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years without complete recovery, but even in these ‘‘incurable’’ cases the relatives and friends of the victim report that the sessions help the individual a great deal—especially that they feel much better immediately after an arati session. (Stanley, 1988, p. 40)



I see no reason to doubt the veracity of Stanley’s report. He is careful not to exaggerate—he acknowledges there are incurable cases—and he has taken care to interview many people in a variety of conditions. And he allows that the possessing spirits have a tendency to return until they are convinced it would be more comfortable for them to retire permanently. Moreover, his findings are supported by witnesses of possession-type phenomena in other parts of India (Dalrymple, 2000).


Back in the United States, psychiatrist Peck, participant in two exor-cisms, holds that exorcism is an effective cure—the only effective cure—in certain situations: ‘‘Difficult and dangerous though they were, the exorcisms I witnessed were successful. I cannot imagine how otherwise the two pa-tients could have been healed. They are both alive and very well today. I have every reason to believe that had they not had their exorcisms they would each be dead by now’’ (Peck, 1983, p. 189). And deliverance minister MacNutt adds:



I once prayed for a young woman who had been confined in a mental hospital for twelve years, suffering from schizophrenia. After two hours of prayer for healing and deliverance, the glazed look in her eyes left and she was able to converse in a normal way. Several weeks later the doctors recognized a dramatic change in her behavior and released her from the hospital. I could cite many more examples from a steady stream of supplicants . . . unable to find help from psychotherapy or from those who are ministers of religion who had not learned to deal with the demonic. (MacNutt, 1995, p. 23)



‘‘Our madhouses,’’ writes Huston Smith, ‘‘may contain souls that are ravaged by principalities and powers on the psychic plane; in a word, possessed’’ (Smith, 1976, p. 43). MacNutt agrees.


I haven’t discovered any statistics showing the relative success and fail-ure of exorcists and deliverance ministers, but my impression, from a study of much anecdotal evidence, is that there are more successes than failures when the required expertise is present. Most important, these successes, when they occur, are usually total, as they were in Peck’s two exorcisms, in Martin’s five case studies, and in Stanley’s samples. As a result, it is im-possible to avoid arriving at the surprising conclusion—at least for the moment—that evil spirits are real and that they sometimes obsess or pos-sess the living. For if they were not real, then why would an exorcism work? One might just as well bring about a cure for stomach cancer by taking out the appendix. Is it not reasonable to conclude that exorcism works so dramatically, completely, and permanently in cases where con-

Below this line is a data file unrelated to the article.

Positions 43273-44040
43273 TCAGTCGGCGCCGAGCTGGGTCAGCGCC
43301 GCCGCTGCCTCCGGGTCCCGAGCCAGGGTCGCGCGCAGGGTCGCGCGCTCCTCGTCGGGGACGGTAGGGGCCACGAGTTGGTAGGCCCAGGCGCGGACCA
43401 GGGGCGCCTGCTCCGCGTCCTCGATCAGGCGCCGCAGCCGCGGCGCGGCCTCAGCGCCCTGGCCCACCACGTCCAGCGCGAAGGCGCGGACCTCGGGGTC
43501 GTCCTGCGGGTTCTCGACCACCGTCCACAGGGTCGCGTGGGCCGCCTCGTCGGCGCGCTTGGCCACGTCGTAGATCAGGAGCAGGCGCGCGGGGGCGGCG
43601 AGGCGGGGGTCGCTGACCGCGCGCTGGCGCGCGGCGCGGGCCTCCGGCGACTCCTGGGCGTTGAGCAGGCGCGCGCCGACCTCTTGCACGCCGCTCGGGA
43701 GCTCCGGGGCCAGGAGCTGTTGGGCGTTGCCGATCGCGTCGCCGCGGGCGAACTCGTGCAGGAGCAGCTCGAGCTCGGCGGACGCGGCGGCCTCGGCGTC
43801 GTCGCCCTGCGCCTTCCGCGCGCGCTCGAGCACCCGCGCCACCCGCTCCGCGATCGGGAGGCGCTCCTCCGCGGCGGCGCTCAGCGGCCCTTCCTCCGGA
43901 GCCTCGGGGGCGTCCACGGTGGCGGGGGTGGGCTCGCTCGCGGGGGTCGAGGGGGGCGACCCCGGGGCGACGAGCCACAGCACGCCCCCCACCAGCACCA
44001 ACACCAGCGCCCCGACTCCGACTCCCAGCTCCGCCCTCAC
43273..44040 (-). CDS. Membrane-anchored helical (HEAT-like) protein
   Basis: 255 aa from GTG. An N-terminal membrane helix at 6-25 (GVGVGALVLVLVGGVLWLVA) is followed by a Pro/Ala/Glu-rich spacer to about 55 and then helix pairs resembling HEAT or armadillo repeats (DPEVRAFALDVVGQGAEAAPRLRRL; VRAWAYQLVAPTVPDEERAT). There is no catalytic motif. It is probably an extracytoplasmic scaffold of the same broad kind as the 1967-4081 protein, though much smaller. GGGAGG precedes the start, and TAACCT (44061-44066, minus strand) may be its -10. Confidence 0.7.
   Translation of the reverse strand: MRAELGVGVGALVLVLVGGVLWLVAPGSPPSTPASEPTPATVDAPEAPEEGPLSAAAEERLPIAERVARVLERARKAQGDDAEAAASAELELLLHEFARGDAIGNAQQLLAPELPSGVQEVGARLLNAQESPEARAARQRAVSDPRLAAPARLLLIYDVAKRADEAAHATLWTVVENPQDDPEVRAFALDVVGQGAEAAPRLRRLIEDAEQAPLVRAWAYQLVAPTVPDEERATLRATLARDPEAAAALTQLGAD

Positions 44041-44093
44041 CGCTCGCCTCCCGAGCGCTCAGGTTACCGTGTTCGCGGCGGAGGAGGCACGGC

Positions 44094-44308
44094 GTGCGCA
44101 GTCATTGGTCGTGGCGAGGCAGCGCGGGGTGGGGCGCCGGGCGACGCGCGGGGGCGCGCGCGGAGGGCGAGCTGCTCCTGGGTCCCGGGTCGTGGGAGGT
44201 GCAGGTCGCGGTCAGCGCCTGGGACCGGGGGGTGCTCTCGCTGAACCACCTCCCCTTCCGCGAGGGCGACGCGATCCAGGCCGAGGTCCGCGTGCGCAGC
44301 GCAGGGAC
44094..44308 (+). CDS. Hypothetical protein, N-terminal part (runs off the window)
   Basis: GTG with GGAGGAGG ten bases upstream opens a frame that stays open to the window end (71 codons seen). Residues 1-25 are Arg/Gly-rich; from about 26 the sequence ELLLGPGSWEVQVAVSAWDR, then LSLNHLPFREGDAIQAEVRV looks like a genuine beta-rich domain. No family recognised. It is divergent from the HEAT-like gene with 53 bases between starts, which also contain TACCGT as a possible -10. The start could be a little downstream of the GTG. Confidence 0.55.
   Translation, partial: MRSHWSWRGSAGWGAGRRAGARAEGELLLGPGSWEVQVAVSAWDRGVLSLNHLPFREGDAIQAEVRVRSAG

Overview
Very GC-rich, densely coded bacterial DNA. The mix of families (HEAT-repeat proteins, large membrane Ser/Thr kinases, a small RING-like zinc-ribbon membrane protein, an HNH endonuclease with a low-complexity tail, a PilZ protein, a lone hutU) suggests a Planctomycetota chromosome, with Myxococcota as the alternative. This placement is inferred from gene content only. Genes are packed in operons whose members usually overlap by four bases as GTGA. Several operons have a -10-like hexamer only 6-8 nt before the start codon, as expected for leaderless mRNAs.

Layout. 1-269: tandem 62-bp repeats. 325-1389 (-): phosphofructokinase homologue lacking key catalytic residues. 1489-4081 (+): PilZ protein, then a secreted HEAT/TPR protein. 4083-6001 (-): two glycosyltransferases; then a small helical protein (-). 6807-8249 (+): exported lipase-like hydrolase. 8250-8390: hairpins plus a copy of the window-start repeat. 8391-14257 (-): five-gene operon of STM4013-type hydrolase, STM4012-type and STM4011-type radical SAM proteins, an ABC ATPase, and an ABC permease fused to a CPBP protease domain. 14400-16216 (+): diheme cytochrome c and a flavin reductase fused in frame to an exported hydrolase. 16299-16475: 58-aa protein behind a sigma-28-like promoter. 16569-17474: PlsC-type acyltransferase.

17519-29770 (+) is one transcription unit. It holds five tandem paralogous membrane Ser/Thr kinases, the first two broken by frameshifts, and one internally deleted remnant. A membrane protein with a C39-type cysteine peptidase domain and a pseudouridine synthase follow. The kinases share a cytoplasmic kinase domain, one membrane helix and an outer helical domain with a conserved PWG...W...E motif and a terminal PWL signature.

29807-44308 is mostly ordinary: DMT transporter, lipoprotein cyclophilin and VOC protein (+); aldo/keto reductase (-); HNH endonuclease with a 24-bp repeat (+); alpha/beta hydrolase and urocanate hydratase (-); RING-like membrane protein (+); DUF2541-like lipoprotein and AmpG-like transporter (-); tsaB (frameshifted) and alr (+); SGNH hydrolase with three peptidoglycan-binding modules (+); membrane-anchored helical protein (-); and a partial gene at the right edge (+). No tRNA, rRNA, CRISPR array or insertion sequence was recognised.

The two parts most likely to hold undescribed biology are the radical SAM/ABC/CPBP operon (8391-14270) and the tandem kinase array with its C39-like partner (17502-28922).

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ventional psychiatry fails because the exorcist has correctly diagnosed the ailment and the psychiatrist has not?



Counterarguments and further evaluation


There are arguments, some better and some worse, against this conclusion.


Here are three, followed by rebuttals:


Multiple personality disorder (MPD)


MPD (recently renamed by clinicians ‘‘dissociative identity disorder,’’ or DID) is a fairly common psychiatric disorder in which a secondary personality splits off and dissociates itself from the primary one. The primary or core personality is almost always unaware of the secondary one, called an ‘‘alter.’’ The alter has a life of its own, and when it surfaces, the core personality ‘‘goes underground’’ and is displaced by the alter, which is usually strikingly unlike the primary. Most psychiatrists think that a so-called possessing ‘‘evil spirit’’ is in reality nothing more than an alter. Occam’s Razor states that the simpler a theory or diagnosis is, the better it is—as long as it accounts for all the relevant data or phenomena. So why introduce such dubious entities as ‘‘spirits’’ when a common personality disorder will suffice?


Occam’s Razor is a sound principle, and MPD is often the correct diagnosis when bizarre behavior bearing no relation to a patient’s basic personality suddenly turns up. But MPD does not account for all the relevant data here. First, in MPD the core personality, according to Peck, ‘‘is virtually always unaware of the existence of the secondary personalities—at least until close to the very end of prolonged, successful treatment.’’ But in cases of spirit op-pression patients are ‘‘either aware from the beginning or [are] readily made aware not only of the self-destructive part of them but also that this part [has] a distinct and alien personality’’ (Peck, 1983, pp. 192–193). Second, trying to cast out an alter is, according to MacNutt, ‘‘an impossible task since these alters are mostly fragments of the person’s personality’’ (MacNutt, 1995, p. 231). Yet casting out an oppressing spirit is not only possible but likely when the necessary expertise is available.